US industrial production disappointed in February. Production stayed flat from the previous month while consensus was looking for an increase by 0.4% M/M. There was however a significant upward revision in the previous month’s data, from 0.0% M/M to 0.4% M/M. With the revisions taken into account, the outcome is therefore close to expectations. Looking at the February details, weakness was mainly based in mining (-1.2% M/M), while utilities stayed flat. Manufacturing production grew by 0.3% M/M as weakness in production of vehicles and parts (-1.1% M/M) and machinery (-0.3% M/M) was offset by the other manufacturing sectors. Capacity utilization dropped slightly, from an upwardly revised 78.8% to 78.7%. The February results are again disappointing and suggest that the manufacturing sector has started the year poorly, contrary to what was suggested by the business confidence indicators. Nevertheless, as the previous figures were regularly sharply revised upwardly, the same might happen for the February outcome.
In February, US consumer prices rose by 0.4% M/M, in line with expectations, while the annual rate stayed unchanged at 2.9% Y/Y. The details show that upward price pressures were mainly based in energy (3.2% M/M) and transportation (2.1% M/M), while core CPI
rose only by 0.1% M/M. The annual rate of core inflation dropped from 2.3% Y/Y to 2.2% Y/Y, in line with expectations. Within the core reading, upward price pressures were based in housing (0.1% M/M), food & beverages (0.1% M/M), medical care (0.2% M/M) and education & communication (0.2% M/M). This was however partly offset by lower prices for apparel (-0.9% M/M), tobacco (-0.4% M/M), fuels & utilities (-0.3% M/M) and recreation (-0.1% M/M). Core inflation is now off its peak reached in January and will probably slow further in the coming months. For the headline figure, the outlook is less clear as it will depend on the developments in the oil price. The sharp increase in the oil price last month prevented a further decline in the annual rate of inflation and suggests that inflation will be stickier than was forecast, probably squeezing households’ budgets.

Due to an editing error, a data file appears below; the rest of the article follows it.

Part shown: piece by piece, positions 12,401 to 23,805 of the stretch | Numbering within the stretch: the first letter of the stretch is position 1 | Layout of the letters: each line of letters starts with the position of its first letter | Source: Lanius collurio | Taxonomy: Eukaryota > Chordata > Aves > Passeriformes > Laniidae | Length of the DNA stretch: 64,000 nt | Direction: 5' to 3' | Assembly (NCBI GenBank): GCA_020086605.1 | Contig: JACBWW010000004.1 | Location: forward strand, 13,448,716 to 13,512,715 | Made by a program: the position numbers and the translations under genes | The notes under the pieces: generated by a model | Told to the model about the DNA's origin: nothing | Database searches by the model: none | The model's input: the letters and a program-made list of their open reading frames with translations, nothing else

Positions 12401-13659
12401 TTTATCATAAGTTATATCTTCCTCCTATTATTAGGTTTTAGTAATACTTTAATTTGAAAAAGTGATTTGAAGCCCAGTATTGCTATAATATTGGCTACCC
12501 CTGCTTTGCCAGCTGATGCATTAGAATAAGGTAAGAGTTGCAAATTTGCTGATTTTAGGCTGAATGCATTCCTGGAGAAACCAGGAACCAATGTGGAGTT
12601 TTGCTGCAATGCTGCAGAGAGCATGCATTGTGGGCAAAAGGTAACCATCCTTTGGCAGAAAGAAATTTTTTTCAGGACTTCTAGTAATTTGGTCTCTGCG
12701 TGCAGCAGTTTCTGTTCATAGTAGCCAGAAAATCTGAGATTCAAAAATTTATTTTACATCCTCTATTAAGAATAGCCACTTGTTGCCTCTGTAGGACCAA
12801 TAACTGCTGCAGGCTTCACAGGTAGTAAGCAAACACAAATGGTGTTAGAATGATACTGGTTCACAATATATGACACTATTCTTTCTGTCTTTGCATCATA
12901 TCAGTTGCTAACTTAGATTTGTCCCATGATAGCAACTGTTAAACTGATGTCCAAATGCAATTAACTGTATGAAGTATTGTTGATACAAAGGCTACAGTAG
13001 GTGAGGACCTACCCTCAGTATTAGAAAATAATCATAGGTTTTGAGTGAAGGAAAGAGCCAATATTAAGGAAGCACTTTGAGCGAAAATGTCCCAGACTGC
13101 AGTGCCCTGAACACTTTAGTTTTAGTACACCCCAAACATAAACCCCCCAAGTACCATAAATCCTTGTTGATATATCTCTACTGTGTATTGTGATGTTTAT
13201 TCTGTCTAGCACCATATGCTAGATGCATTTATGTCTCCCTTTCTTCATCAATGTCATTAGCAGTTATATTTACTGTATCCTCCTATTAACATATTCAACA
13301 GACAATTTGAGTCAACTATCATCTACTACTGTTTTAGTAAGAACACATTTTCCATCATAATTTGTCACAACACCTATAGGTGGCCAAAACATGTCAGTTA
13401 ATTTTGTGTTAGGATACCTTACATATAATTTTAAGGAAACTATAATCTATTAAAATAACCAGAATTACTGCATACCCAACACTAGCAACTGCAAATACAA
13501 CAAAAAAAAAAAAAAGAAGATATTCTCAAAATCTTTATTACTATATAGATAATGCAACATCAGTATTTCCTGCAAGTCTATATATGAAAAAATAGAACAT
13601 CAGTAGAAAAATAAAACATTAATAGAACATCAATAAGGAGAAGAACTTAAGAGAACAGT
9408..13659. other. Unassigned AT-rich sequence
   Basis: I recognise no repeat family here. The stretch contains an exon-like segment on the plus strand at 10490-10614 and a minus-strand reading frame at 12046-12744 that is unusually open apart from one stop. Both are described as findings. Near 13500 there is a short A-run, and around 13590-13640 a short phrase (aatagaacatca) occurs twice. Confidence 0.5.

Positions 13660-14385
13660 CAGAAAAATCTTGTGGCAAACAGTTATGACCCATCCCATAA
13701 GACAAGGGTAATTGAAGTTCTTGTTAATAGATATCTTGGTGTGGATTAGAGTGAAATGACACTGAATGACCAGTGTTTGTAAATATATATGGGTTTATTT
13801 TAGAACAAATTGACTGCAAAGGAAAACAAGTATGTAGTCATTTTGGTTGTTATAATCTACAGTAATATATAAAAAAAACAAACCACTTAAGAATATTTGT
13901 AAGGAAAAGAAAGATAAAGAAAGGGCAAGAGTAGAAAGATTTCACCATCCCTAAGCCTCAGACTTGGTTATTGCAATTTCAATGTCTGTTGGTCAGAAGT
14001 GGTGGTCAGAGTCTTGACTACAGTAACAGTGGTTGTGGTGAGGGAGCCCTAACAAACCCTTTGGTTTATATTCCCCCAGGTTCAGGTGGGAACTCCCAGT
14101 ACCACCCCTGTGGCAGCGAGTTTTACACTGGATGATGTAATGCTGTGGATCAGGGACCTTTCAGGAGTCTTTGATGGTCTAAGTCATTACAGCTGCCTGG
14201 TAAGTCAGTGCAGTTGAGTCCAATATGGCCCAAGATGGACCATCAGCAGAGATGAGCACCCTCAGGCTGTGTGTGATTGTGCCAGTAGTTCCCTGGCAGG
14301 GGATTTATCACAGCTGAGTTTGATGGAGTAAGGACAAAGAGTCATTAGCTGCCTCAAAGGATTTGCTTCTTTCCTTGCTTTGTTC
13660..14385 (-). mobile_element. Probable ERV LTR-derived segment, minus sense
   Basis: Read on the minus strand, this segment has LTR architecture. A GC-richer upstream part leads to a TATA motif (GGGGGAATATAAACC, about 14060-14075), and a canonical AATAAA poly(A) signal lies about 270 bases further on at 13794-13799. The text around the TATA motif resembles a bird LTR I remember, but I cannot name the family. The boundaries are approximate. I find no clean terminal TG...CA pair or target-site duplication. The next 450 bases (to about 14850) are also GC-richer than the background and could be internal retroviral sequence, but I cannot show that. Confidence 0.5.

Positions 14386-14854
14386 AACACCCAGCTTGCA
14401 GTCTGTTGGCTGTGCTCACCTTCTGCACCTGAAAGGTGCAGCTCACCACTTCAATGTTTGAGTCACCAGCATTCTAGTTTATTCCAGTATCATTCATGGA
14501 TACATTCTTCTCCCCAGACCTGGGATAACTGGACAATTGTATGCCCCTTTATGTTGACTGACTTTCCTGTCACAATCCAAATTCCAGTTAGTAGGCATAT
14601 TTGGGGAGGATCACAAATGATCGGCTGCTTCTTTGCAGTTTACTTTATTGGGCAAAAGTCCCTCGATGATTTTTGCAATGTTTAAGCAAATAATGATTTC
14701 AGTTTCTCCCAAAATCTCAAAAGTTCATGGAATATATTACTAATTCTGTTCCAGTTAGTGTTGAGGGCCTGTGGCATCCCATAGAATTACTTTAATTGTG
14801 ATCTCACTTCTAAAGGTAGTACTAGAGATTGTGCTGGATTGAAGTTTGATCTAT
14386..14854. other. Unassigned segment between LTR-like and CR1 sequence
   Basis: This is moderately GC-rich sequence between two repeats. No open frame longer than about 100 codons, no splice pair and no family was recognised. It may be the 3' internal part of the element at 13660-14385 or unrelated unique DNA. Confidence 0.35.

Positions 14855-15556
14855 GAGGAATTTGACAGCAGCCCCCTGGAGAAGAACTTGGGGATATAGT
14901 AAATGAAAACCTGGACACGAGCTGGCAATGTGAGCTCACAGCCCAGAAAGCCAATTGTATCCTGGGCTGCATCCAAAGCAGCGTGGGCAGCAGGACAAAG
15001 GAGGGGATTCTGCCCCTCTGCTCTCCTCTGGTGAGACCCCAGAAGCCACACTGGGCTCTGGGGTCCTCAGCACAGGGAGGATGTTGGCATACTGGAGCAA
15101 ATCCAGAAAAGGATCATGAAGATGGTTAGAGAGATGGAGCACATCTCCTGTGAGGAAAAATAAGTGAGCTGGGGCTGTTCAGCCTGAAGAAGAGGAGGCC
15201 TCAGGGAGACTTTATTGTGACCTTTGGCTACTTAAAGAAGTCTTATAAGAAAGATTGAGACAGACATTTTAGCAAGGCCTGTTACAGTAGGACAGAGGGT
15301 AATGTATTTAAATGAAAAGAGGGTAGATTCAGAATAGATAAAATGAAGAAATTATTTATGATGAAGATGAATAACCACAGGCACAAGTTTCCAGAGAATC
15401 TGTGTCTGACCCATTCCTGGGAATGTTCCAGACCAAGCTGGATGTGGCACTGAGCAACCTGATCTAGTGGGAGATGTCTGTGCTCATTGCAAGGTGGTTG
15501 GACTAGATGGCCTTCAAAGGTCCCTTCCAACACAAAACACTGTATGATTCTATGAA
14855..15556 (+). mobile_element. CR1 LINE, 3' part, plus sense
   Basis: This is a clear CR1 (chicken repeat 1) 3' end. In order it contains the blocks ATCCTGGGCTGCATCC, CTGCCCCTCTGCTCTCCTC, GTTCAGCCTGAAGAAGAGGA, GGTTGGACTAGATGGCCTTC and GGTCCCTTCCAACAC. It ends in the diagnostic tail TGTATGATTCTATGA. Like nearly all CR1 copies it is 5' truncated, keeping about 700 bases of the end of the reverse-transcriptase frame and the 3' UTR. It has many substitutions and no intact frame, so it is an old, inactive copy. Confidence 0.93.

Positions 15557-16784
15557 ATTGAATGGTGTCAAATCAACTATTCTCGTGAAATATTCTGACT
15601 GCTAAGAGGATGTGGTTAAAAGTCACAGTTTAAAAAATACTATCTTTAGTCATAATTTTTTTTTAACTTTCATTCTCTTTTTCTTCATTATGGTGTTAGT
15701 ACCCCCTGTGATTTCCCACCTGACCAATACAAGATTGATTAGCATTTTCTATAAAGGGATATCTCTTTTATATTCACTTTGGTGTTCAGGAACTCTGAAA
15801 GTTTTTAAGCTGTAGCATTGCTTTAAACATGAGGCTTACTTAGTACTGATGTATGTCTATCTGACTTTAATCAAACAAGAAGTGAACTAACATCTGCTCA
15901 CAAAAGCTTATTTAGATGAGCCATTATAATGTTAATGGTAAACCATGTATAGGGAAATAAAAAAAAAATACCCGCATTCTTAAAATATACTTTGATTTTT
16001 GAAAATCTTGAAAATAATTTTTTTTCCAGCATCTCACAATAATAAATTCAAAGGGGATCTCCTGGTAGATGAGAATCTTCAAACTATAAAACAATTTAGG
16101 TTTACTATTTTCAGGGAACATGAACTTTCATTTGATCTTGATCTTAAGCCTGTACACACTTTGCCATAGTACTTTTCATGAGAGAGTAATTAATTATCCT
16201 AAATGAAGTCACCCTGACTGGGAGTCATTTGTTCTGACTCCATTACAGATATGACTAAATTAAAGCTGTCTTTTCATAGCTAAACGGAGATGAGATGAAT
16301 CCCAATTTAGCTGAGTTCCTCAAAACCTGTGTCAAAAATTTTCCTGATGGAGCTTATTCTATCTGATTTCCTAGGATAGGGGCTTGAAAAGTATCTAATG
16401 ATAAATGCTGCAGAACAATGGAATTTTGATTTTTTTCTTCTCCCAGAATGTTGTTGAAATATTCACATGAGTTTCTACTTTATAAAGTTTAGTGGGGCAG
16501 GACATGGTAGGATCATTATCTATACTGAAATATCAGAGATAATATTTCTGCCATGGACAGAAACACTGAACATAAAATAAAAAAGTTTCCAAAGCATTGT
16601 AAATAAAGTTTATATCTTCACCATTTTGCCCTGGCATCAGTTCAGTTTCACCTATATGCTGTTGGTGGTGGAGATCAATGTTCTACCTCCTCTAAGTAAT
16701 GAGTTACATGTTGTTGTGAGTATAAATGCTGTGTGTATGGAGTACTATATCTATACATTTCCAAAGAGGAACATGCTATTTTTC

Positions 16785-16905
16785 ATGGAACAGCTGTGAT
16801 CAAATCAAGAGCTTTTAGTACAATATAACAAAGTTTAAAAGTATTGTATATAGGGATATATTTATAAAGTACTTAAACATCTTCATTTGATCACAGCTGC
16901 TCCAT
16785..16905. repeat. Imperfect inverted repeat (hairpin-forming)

In March, University of Michigan consumer confidence weakened slightly, for the first time in seven months. The headline index dropped from a one-year high of 75.3 to 74.3, while the consensus was looking for a further improvement to 76.0. The breakdown shows that weakness was based in the economic outlook sub-index, which dropped from 70.3 to 68.0. The economic conditions sub-index, on the contrary, improved from 83.0 to 84.2. Consumers are aware that the economic climate and labour market conditions are improving in the US, which boosted confidence over the previous months, but concerns about the ever higher oil price are probably starting to weigh on consumers’ sentiment. This is also suggested by consumers’ inflation expectations, as 1-year head inflation expectations rose sharply, from 3.3% to 4.0% in March, after staying flat in February. 5-year ahead inflation expectations picked up too, increasing from 2.9% to 3.0%. The slight correction in Michigan consumer confidence is not exceptional after the strong rebound over the previous months, and is probably mainly a result of the strong increase in the oil price in the course of February.